SiteMeter hijacked my site, and I think I might owe you an apology.
I’ve had trouble here on the blog from mysterious robots before. First was Semalt, which knocked my referrers (sites that are linking to mine) way out of whack several months ago. I fixed that with an adjustment to my htaccess file and moved on. (It’s okay if that’s Greek to you. It’s much more technical than many bloggers will ever get.) The point is that Semalt was making it appear as though their site was sending a ton of visitors to mine. They somehow monetize this technique. I don’t get it, and I didn’t like it, so I have prevented them from linking to me.
Then came buttons-for-website. I had no idea why that site was referring to mine so heavily, but I made it stop with the same htaccess block. Easy-peasy.
A few weeks ago, I noticed that many of my internal out-clicks (links from posts here at Lindsay Loves to other posts here) were passing through x.vindicosuite.com. Essentially, I was linking to vindicosuite from all over the place: posts, pages, images, everywhere. All the links seemed to be working (i.e. not stopping you from getting to the link target), and it didn’t affect my site statistics, so I wasn’t too concerned.
After a few days of that, the number of intercepted links increased, and I got concerned and did some research.
You may have been seeing weird ads or pop-ups. I promise you that I did not install those on purpose. I do not accept advertising (with the exception of products for review). I am sorry for any ads you saw on my blog.
Other bloggers reported seeing vindicosuite on their sites along with pop-ups, weird iframe ads, or even full-page ads (like on Forbes.com). I visit my blog enough while logged out that I’m pretty sure that didn’t happen here, but just in case it did, I apologize profusely.
A little more research brought me to the answer: The vindicosuite culprit was SiteMeter.
I have been blogging since 2002. That is so long that I remember when Google didn’t own Blogger, when blog posts didn’t routinely have titles, and when comment systems needed to be separately and intentionally installed.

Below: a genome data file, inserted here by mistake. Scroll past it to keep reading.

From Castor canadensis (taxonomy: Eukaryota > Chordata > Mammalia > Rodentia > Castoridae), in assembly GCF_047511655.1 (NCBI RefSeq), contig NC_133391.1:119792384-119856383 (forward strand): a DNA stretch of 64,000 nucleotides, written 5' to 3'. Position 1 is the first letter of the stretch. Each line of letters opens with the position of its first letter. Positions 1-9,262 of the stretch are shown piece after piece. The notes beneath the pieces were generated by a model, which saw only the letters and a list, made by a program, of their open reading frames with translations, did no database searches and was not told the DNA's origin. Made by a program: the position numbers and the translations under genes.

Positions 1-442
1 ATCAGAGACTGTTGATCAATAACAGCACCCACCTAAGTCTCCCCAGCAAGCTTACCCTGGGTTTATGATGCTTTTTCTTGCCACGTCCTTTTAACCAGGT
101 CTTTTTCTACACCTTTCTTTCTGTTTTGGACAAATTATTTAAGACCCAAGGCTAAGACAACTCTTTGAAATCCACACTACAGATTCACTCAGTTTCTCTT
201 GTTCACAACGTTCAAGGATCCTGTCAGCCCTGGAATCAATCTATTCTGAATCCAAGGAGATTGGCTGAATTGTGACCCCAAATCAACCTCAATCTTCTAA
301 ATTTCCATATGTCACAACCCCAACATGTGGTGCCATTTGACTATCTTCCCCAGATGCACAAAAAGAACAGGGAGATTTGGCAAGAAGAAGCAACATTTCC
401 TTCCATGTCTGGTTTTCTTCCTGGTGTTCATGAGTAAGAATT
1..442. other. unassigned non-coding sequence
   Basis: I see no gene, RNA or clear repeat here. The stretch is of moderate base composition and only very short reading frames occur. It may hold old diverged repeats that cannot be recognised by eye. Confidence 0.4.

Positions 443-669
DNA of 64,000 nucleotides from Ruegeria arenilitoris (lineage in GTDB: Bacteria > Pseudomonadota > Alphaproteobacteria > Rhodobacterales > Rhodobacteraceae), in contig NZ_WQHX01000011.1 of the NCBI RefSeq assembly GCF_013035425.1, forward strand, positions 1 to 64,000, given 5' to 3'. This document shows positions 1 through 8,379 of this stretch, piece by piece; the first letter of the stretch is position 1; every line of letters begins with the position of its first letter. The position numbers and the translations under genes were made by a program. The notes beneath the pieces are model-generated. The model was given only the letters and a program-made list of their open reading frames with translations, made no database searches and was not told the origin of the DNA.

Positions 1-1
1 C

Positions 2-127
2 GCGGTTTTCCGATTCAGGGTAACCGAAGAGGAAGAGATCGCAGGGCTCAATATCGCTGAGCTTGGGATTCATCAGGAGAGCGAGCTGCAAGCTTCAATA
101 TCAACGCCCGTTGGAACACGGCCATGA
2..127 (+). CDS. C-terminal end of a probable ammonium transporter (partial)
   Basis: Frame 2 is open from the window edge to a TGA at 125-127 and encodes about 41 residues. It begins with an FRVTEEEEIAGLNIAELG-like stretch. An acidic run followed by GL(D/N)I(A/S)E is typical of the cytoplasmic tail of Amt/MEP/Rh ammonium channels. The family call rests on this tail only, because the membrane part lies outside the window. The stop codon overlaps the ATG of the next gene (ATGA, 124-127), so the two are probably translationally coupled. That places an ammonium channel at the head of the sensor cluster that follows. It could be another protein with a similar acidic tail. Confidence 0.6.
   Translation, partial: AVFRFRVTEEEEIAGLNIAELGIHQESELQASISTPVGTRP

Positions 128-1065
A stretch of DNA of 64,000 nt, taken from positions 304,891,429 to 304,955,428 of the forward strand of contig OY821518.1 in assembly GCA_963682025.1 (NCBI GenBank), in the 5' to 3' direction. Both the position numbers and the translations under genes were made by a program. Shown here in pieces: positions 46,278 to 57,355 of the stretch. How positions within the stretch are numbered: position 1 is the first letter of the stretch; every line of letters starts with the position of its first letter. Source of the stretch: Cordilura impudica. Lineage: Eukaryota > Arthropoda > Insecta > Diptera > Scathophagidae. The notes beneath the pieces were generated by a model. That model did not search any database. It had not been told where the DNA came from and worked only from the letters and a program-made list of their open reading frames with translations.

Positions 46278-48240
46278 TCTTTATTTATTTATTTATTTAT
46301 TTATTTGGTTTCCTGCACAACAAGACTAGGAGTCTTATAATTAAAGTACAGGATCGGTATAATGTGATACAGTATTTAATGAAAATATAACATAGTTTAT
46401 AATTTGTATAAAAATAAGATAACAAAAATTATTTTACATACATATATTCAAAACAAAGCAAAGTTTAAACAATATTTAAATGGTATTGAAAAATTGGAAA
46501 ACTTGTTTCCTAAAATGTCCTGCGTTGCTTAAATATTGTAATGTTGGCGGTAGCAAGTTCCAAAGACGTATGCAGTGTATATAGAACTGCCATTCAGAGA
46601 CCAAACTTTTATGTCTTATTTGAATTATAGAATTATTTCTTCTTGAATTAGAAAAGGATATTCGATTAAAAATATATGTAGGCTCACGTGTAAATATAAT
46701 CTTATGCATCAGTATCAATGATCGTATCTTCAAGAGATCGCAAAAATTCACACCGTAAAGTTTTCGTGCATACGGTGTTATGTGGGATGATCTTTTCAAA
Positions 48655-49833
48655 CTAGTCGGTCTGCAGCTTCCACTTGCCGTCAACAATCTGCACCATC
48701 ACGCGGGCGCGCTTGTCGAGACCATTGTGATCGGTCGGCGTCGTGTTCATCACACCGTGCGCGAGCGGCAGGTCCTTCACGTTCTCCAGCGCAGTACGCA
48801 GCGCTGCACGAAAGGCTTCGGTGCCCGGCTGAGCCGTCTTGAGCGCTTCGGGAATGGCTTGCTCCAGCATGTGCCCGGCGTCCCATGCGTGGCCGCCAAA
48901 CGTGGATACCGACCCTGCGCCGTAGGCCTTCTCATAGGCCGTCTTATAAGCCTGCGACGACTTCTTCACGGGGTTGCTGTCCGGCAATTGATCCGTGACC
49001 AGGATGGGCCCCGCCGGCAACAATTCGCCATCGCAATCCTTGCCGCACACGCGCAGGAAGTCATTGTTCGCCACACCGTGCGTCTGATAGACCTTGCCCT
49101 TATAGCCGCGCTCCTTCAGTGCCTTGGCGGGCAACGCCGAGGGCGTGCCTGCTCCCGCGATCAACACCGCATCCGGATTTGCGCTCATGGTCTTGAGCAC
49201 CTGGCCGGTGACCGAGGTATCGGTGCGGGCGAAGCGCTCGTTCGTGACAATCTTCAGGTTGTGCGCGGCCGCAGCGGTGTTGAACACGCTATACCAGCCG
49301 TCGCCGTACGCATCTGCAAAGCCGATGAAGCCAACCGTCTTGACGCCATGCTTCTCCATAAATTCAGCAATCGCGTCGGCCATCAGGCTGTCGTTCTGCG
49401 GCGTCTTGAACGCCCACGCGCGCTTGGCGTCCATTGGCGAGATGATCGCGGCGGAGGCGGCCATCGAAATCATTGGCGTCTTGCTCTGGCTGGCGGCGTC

Let that sink in. That is how long I have been using SiteMeter. But no more! This is the end of the SiteMeter era.
In 2012, I started using WordPress statistics, and I’ve continued using them since Jetpack was released. I stopped getting my weekly stats email from SiteMeter and generally forgot all about it until I installed new themes. I made sure to put that little code widget in my footer every time. It was cool to have statistics going back over 10 years. That’s a lot of history to lose.
I realized that SiteMeter had been bought out when the home page got weird. It had a small auto-playing video of a random musician. What website statistics business would need that? It only bothered me when I logged into SiteMeter, so I didn’t give it much thought.
When I did my Google research, I discovered that the tiny SiteMeter code was to blame for vindicosuite’s presence. It was re-routing all my internal links through vindicosuite (and maybe other sites that Jetpack Statistics didn’t catch; language warning). I removed it from the footer, and vindicosuite disappeared.
The most chilling part was that somehow, my htaccess file was edited. I had to re-add the blocks for Semalt and buttons-for-website. It wasn’t just a preventative measure, either; I had a few referrals from buttons-for-website in just one day after uninstalling SiteMeter!
Running a website requires CONSTANT VIGILANCE. I fell asleep on the job, and I’ve given SiteMeter the axe because of it. Now I’ll be back to my regularly scheduled out-clicks.